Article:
Drainage swales were constructed to direct surface-water flow across the site and minimize standing water on the tailings materials. The swales are useful in decreasing surface-water infiltration through the tailings. Rip-rap was installed along a northern drainage channel to preclude potential erosion during large rainfall or snow melt events. Grading activities undertaken to promote positive drainage with the waste management area have eliminated the majority of the open water areas of the site. A total of five open water areas, totaling 39 acres, remain.

During operation of the Magmont facility, a portion of the ore concentrated was shipped on trucks to various smelters. Six spill sites were identified where trucks carrying lead and copper concentrated overturned. Those six sites were remediated by excavating approximately 4,850 cubic yards of contaminated material and depositing the material in a 2.5-acre repository in a portion of the tailings area. The excavated material had an average lead content of 1,550 mg/kg. Once all the excavated material was placed in the repository, the material was graded to a maximum thickness of 2 feet, covered with stockpiled soil removed prior to the placement of the spill site material, covered with an additional 6 inches of topsoil, and contoured to provide positive drainage. The disturbed area was then seeded with an approved seed mixture and mulched with straw.

A groundwater monitoring system, including a background monitoring well and five downgradient monitoring wells, was installed at the site in 1991. The monitoring wells are sampled quarterly to ensure protection of the groundwater from trace contaminants in the tailings.

The main tailings dam, which is 135 feet high and has a reservoir storage volume of 12,500 acre-feet of tailings and water, is regulated under the Missouri Dam Safety law. The stilling pond located immediately downstream of the dam allowed fines in water discharging from the dam to settle out of the water before joining the main stream during operations. The stilling pond was filled and vegetated during reclamation activities. Routine inspections of the tailings dam are conducted every two years.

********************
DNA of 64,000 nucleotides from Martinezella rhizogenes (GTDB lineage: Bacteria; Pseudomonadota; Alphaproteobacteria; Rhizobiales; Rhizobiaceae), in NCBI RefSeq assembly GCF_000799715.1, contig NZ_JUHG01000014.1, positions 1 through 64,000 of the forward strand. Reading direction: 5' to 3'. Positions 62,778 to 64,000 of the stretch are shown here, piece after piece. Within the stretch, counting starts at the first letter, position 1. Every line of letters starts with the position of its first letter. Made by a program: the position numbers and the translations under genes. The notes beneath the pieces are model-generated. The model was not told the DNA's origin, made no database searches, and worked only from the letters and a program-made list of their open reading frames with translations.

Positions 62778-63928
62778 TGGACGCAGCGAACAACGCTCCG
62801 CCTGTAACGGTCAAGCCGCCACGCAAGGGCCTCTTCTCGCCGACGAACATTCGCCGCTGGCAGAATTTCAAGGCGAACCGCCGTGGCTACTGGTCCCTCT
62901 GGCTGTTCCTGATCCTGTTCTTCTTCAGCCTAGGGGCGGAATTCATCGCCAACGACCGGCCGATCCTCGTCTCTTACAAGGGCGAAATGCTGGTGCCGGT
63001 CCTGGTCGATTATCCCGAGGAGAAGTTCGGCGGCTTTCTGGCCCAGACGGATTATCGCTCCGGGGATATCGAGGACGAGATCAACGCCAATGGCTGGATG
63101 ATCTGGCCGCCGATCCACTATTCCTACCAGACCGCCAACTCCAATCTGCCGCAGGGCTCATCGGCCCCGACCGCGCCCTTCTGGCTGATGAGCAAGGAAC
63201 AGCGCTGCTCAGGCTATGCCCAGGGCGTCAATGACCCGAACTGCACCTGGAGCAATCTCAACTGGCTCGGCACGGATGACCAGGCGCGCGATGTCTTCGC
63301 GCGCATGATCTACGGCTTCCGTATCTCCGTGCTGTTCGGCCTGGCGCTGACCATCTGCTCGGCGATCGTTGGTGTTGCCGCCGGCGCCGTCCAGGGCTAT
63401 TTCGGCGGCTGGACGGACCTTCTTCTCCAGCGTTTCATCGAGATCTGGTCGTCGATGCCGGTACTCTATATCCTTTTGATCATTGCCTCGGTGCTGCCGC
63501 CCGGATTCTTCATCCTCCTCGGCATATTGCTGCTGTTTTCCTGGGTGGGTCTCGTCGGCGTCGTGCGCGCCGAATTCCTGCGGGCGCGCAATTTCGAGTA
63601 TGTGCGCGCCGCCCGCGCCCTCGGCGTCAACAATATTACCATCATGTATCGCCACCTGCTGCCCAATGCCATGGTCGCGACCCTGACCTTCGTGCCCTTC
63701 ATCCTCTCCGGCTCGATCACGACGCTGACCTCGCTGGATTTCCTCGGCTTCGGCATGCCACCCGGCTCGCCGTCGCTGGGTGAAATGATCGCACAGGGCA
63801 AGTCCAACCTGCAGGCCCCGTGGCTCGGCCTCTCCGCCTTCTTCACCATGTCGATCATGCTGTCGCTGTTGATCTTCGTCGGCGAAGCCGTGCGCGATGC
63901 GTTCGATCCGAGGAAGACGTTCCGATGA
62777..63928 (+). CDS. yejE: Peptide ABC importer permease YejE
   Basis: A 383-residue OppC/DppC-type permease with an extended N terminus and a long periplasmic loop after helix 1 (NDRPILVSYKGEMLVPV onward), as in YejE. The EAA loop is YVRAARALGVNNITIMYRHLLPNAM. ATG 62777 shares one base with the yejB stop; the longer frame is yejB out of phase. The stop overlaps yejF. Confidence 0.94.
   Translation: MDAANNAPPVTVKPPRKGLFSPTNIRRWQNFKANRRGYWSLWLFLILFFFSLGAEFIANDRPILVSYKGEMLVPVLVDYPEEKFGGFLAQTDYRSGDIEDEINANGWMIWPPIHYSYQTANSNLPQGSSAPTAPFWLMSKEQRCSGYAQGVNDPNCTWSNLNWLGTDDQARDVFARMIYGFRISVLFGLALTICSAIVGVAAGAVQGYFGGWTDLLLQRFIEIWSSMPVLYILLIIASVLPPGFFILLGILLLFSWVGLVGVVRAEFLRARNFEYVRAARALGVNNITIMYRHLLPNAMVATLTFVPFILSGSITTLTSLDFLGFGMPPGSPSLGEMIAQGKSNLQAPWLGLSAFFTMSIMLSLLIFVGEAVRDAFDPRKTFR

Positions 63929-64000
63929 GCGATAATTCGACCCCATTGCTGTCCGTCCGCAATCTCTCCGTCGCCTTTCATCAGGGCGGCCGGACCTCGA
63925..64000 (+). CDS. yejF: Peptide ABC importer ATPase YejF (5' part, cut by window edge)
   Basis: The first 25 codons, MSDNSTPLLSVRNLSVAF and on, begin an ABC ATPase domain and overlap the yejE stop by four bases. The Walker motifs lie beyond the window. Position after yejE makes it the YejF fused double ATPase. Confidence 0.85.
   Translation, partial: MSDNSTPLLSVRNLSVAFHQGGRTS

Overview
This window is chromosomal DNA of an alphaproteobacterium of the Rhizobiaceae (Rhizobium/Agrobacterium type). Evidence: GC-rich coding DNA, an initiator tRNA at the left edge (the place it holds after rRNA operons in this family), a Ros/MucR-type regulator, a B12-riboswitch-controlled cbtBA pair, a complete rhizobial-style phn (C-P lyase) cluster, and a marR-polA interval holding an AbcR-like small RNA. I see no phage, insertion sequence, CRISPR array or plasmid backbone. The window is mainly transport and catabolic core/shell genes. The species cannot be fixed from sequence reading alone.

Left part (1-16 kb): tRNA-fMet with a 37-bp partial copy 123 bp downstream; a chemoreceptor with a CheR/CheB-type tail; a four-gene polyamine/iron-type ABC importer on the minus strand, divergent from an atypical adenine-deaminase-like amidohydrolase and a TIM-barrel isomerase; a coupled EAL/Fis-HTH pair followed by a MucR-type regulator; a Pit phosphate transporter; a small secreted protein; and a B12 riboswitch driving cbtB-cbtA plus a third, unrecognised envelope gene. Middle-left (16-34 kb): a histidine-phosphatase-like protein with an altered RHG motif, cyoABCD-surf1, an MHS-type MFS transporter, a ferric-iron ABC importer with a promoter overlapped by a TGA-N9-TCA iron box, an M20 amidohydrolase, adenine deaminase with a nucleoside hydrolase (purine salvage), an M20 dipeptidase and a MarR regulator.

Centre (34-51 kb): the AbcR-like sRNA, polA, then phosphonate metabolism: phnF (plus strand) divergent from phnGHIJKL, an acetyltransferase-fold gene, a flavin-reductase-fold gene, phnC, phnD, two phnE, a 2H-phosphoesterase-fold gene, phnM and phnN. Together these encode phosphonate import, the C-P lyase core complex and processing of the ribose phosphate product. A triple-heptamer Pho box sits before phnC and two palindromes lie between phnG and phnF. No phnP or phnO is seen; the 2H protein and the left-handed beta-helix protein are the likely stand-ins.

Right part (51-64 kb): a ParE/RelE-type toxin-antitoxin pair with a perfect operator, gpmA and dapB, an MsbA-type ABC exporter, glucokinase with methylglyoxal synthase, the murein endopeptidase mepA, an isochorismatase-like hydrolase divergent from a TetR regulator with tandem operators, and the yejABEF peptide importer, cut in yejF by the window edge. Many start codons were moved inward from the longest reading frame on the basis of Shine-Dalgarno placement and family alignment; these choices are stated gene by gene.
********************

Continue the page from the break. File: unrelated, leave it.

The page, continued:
3. Performance
Vegetation monitoring was initiated in the fall of 1998 and has been conducted annually since that time. Quantitative monitoring included sampling of overall vegetative cover and cover of individual species present in permanent 1 m square pots. Vegetation monitoring also included qualitative visual observation of side slopes, above and outside the tailings areas, and on tailing structures. The revegetation effort will be considered successful if in any given area the data indicate that there is an average of at least 80% cover in two consecutive monitoring periods in two consecutive years. Further, although species information is being collected and reported, it will not be directly tied to success criteria.

Surface water quality and flow was monitored quarterly from 1988 to 1993 and has been monitored monthly since 1993 in accordance with the site National Pollutant Discharge Elimination System (NPDES) discharge permit. The surface water sampling network consists of two permitted outfalls and one regulated sampling point. The water quality parameters monitored include nonfilterable residue, lead, copper, zinc, cadmium, mercury, oil and grease, and pH. Table 3-1 summarizes average surface water quality parameters for the NPDES Outfalls from March 1993 to June 1995 (pre-1995) and June 1995 to December 2006 (post-1995).

Table 3-1. Surface water quality monitoring results

Parameter
Monthly Average Permit Limit #001

#001 Average
(mg/L)


Monthly Average Permit Limit #003
#003 Average
(mg/L)
Pre-1995 Post-1995
Pre-1995
Post-1995
Non-Filterable Residue
20
5.42
2.10
*
*
*
Lead
0.3
0.020
0.0006
0.029
0.009
0.006
Zinc
0.5
0.260
0.048
0.440
0.139
0.032
Copper
0.15
0.0076
0.0052
0.037
0.0062
0.0055
Cadmium
0.05
0.007
0.005
*
*
*
Mercury
0.001
0.0002
0.0002
*
*
*
Oil & Grease
10
2.404
5.210
*
*
*
pH
6–9
7.96
7.87
6-9
8.07
8.04
Image-Spacer
Note: averages calculated using detection limit values for non-detect results
*Not required by NPDES permit
Outfall #002 is being transferred to Doe Run